2002 Annual

Thursday, 17 January 2002: 11:30 AM
Sensitivity of the tropical atmospheric energy balance to ENSO-related SST changes: How well can we quantify hydrologic and radiative responses?
Franklin R. Robertson, NASA/MSFC, Huntsville, AL; and D. Fitzjarrald and B. J. Sohn
The continuing debate over feedback mechanisms governing tropical sea surface temperatures (SSTs) and tropical climate in general has highlighted the diversity of potential checks and balances within the climate system. Competing feedbacks due to changes in surface evaporation, water vapor, and cloud long- and shortwave radiative properties each may serve critical roles in stabilizing or destabilizing the climate system. It is also intriguing that even those climate variations having origins internal to the climate system-- changes in ocean heat transport for example, apparently require complementary equilibrating effects by changes in atmospheric energy fluxes. Perhaps the best observational evidence of this is the relatively invariant nature of tropically averaged net radiation exiting the top-of-atmosphere (TOA) as measured by broadband satellite sensors over the past two decades. Thus, analyzing how these feedback mechanisms are operating within the context of current interannual variability may offer considerable insight for anticipating future climate change.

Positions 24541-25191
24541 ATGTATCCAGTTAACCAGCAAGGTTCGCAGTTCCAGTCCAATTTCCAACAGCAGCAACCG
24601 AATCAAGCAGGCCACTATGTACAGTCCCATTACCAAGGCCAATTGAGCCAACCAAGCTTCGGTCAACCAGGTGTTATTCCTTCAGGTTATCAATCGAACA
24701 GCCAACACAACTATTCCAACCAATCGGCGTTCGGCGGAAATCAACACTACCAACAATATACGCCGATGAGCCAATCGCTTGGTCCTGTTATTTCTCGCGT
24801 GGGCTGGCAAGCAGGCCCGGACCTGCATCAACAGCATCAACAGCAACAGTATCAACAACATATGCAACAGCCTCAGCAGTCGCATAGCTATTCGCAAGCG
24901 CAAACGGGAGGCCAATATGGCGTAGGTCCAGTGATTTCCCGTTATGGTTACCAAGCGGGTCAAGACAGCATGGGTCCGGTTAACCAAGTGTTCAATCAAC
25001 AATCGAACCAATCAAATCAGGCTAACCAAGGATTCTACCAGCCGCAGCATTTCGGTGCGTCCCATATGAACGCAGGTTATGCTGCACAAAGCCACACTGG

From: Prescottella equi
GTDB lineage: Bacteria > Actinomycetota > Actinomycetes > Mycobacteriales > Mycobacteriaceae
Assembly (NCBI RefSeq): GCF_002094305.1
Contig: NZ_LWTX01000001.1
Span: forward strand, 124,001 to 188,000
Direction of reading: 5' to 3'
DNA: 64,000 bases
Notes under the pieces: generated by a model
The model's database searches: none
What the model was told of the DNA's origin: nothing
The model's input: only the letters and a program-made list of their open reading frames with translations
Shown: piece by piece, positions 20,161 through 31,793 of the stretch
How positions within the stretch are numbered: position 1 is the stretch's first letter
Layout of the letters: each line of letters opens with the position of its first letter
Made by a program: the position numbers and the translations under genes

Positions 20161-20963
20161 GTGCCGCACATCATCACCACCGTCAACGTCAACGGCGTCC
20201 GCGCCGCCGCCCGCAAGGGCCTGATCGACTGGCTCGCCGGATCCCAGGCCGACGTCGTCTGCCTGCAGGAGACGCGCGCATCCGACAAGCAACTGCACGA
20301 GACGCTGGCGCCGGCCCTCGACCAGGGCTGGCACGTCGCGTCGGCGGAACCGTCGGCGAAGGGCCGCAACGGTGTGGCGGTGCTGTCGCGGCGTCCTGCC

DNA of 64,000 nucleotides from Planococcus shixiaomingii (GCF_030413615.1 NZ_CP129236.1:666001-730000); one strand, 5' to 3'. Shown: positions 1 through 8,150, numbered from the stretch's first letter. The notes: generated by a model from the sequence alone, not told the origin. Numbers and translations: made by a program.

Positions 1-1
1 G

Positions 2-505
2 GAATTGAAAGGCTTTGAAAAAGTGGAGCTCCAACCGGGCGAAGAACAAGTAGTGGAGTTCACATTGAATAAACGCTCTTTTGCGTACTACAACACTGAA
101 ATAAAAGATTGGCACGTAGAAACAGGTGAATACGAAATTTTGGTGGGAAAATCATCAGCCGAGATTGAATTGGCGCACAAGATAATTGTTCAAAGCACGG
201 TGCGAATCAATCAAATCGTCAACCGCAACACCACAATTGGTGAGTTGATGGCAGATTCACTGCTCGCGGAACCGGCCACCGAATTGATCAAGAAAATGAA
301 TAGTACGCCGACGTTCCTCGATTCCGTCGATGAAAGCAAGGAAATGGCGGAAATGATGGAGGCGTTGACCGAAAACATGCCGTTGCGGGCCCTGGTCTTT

In this paper we focus on how fresh water and radiative fluxes over the tropical oceans change during ENSO warm and cold events and how these changes affect the tropical energy balance. At present, ENSO remains the most prominent known mode of natural variability at interannual time scales. Although great advances have been made in understanding this phenomenon and realizing prediction skill over the past decade, our ability to document the coupled water and energy changes observationally and to represent them in climate models seems far from settled (Soden, 2000 J Climate). Our analysis makes use a number of data bases, principally those derived from space-based measurements, to explore systematic changes in rainfall, evaporation, and surface and top-of-atmosphere (TOA) radiative fluxes. A reexamination of the Langley 8-Year Surface Radiation Budget data set reveals errors in the surface longwave emission due to use of biased SSTs. Subsequent correction allows subsequent use of this data set along with ERBE TOA fluxes to infer net atmospheric radiative heating. Further analysis of recent rainfall algorithms provides new estimates for precipitation variability in line with interannual evaporation changes inferred from the da Silva, Young, Levitus COADS analysis. The overall results from our analysis suggest an increase (decrease) of the hydrologic cycle during ENSO warm (cold) events at the rate of about 5 Wm-2 per K of SST change. This rate is slightly less than that which would be expected for constant relative humidity over the tropical oceans. Corresponding radiative fluxes seem systematically smaller resulting in a enhanced (suppressed) export of energy from the tropical ocean regions during warm (cold) SST events. Discussion of likely errors due to sampling and measurement strategies are discussed along with their impacts on our conclusions.

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